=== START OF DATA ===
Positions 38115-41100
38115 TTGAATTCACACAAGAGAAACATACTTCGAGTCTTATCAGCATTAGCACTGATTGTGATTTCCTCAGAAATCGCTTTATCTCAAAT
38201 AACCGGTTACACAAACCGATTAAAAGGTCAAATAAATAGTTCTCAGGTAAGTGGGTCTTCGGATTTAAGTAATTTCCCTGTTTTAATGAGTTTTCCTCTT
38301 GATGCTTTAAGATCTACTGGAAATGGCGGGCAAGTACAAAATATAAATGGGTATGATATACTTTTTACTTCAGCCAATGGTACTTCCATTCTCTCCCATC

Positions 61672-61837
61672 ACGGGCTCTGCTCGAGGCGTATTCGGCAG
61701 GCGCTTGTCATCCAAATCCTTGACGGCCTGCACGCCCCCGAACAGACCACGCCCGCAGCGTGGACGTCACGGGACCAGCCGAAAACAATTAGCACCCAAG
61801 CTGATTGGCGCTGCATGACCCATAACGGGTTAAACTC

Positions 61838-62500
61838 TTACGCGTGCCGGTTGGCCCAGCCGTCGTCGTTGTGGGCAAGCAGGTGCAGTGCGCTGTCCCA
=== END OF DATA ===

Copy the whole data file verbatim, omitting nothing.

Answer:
Positions 38115-41100
38115 TTGAATTCACACAAGAGAAACATACTTCGAGTCTTATCAGCATTAGCACTGATTGTGATTTCCTCAGAAATCGCTTTATCTCAAAT
38201 AACCGGTTACACAAACCGATTAAAAGGTCAAATAAATAGTTCTCAGGTAAGTGGGTCTTCGGATTTAAGTAATTTCCCTGTTTTAATGAGTTTTCCTCTT
38301 GATGCTTTAAGATCTACTGGAAATGGCGGGCAAGTACAAAATATAAATGGGTATGATATACTTTTTACTTCAGCCAATGGTACTTCCATTCTCTCCCATC

Positions 61672-61837
61672 ACGGGCTCTGCTCGAGGCGTATTCGGCAG
61701 GCGCTTGTCATCCAAATCCTTGACGGCCTGCACGCCCCCGAACAGACCACGCCCGCAGCGTGGACGTCACGGGACCAGCCGAAAACAATTAGCACCCAAG
61801 CTGATTGGCGCTGCATGACCCATAACGGGTTAAACTC

Positions 61838-62500
61838 TTACGCGTGCCGGTTGGCCCAGCCGTCGTCGTTGTGGGCAAGCAGGTGCAGTGCGCTGTCCCA